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Finally experienced what is called screwing up in the test

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I took my GMAT yesterday. Started the essay writing and thought that is a good way to be synchronised with the test. Began my Quants and there were about 12 number properties questions. Took me 5 minutes to answer the first question. Couldnt give up because I thought I need the first thing right. Then somehow got control of the timing and random picked answers for last 3 questions.

I started the verbal with full energy and was having a complete control. Relaxed and left with a minute to spare. When I clicked report scores, it displayed 550 (Q42 V 25). Except for one time (Powerprep 1 without preparation) I never scored below 33 in my verbal so far. This is the least score and I am puzzled what went wrong. I know I am not good at RC. But CR and SC are in the 70-80% hit rates. My GMAT PREP 1 is 640 and GMATPREP 2 indicated that it is 590. MGMAT scores are from 590-640.

I know what I did wrong during the prep. As a warning for other members of the group I am posting this.

1. Discipline is the key
I scheduled the GMAT on March 10. But my job review fell on the same day and I had to reschedule it to March 31.( By March 10 I was scoring 640 both in MGMAT and GMATPREP). Then I prepared for my job review and couldnt focus on GMAT.

2. Concentrate equally on Verbal and Quants
Alarmed by low Quants score, I focused on Quants for 2 weeks and my verbal score fell down.

3. PRACTICE PRACTICE PRACTICE
Almost every one of us knew this. Has been reiterated by so many persons during our prep. Yet I want to emphasise practicing. If you dont practice Verbal or Quants for a week you can be assured that your score will go down.

It was not GMAT which went wrong. It was my own mistakes, but it is too late to fix.
I am just taking a break and will definitely retake. I should have settled well for the 620 given my target schools. Now it has lowered my selfesteem. Nevertheless, I will fight on.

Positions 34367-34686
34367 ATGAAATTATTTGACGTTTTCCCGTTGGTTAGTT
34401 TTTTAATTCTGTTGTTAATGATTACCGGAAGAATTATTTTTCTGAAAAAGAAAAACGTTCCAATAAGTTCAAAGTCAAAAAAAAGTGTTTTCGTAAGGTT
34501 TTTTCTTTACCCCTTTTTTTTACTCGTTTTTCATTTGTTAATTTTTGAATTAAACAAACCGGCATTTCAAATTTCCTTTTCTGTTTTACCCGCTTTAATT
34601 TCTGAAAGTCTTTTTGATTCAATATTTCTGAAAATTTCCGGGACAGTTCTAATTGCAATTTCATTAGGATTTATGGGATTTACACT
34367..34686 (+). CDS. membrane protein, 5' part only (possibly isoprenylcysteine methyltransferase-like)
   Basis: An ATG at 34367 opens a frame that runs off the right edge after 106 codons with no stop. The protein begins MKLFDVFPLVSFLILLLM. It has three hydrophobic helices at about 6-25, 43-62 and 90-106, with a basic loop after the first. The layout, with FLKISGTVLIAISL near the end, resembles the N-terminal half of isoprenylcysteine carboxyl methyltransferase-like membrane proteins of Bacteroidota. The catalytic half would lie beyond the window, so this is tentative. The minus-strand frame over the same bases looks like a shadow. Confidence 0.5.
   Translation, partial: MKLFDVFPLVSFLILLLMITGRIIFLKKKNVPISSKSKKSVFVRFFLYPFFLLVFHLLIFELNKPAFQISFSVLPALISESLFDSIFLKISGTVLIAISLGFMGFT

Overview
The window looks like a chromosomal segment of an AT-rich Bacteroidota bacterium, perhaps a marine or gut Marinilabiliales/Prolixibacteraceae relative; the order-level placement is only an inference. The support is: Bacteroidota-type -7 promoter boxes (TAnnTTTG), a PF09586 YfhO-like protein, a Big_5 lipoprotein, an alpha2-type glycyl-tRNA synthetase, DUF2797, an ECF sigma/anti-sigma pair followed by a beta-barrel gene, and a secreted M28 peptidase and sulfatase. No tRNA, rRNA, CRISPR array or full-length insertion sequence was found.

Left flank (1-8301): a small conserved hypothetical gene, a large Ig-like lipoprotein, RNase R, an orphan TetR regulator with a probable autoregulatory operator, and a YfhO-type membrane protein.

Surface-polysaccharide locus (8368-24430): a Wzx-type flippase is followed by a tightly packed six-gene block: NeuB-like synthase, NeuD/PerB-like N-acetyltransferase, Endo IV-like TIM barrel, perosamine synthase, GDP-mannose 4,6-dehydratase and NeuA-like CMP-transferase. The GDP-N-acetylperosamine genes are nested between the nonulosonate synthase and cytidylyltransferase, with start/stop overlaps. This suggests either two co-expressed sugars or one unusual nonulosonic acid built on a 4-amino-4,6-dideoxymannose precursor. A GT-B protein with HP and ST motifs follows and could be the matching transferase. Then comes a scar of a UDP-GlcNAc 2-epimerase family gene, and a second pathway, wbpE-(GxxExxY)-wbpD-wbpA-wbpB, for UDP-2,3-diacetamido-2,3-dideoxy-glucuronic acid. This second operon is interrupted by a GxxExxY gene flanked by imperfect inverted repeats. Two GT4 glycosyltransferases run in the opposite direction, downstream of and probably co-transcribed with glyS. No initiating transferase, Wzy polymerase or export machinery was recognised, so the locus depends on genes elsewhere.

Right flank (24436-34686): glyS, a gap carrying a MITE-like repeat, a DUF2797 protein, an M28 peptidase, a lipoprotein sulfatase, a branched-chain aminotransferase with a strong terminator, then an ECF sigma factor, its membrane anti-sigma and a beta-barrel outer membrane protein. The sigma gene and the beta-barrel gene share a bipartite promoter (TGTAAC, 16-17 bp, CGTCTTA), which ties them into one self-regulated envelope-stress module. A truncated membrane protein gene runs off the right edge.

Thanks BTG.
~R

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by beatthegmat » Tue Apr 01, 2008 11:59 am
Thanks for sharing this experience with us. Sorry that your test performance didn't meet expectations.

Your summary of lessons is really fantastic and will definitely help a lot of folks in this community. More importantly, I really admire your tenacity--I'm very inspired by your not being drawn down by this minor setback. With your attitude and thoughtfulness, I'm sure you'll kick this test's butt the next time around.

Have a good break, and good luck!
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by AleksandrM » Tue Apr 01, 2008 8:02 pm
I feel your pain.... Not absolutely, as I have not taken the real thing yet, but I do feel your pain on the verbal part.

I have been doing verbal from books and here on the site and have been pretty much killing the SC, CR, but not too much the RC.

I took two PR tests and scored in the 20s, though I scored a 36 on Kaplan.

I think the key is concentration and control of your emotions. When I took my Kaplan CAT, I caught myself at least twice thinking about food or how my left thigh is soar from the last workout. YOU MUST FOCUS ON THE EXAM!!!

This really comes with practicing taking CATs. That is why I plan to take a CAT every weekend when I am within a month of the actual test.

Best of luck to you.

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by rajmirra » Thu Apr 03, 2008 1:06 pm
Thanks Eric and Aleksander. I have set my mind to give it again in the first week of May. I dont want to take a long break and waste my preps so far.
~R

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by ElleBee » Fri Apr 04, 2008 12:20 pm